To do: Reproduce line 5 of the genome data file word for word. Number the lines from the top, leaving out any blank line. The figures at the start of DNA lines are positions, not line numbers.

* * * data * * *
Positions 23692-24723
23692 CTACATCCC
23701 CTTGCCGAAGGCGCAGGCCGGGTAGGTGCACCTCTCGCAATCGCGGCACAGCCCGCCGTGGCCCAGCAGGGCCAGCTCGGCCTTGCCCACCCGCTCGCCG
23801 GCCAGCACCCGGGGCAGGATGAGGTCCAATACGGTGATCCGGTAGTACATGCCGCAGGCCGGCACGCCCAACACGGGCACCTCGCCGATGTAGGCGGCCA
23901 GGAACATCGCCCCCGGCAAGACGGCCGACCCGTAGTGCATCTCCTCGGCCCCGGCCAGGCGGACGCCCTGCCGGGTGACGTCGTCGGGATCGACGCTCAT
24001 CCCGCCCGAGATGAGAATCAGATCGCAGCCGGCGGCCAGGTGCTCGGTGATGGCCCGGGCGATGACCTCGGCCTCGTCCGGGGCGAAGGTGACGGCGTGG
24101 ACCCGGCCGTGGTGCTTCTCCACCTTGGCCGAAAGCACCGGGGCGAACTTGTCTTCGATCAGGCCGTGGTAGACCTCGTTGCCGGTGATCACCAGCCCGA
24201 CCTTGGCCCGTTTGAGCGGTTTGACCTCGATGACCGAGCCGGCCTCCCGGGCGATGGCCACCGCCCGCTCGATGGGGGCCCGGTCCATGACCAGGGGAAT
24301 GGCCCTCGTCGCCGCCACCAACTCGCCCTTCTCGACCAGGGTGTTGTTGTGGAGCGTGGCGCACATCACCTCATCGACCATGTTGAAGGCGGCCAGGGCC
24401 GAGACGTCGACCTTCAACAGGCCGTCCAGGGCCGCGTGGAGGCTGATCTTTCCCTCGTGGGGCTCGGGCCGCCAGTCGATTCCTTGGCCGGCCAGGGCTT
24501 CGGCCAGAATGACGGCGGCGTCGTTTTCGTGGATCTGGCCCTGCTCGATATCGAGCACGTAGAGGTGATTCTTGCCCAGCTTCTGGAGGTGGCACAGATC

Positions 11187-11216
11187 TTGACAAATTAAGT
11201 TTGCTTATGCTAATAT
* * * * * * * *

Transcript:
23901 GGAACATCGCCCCCGGCAAGACGGCCGACCCGTAGTGCATCTCCTCGGCCCCGGCCAGGCGGACGCCCTGCCGGGTGACGTCGTCGGGATCGACGCTCAT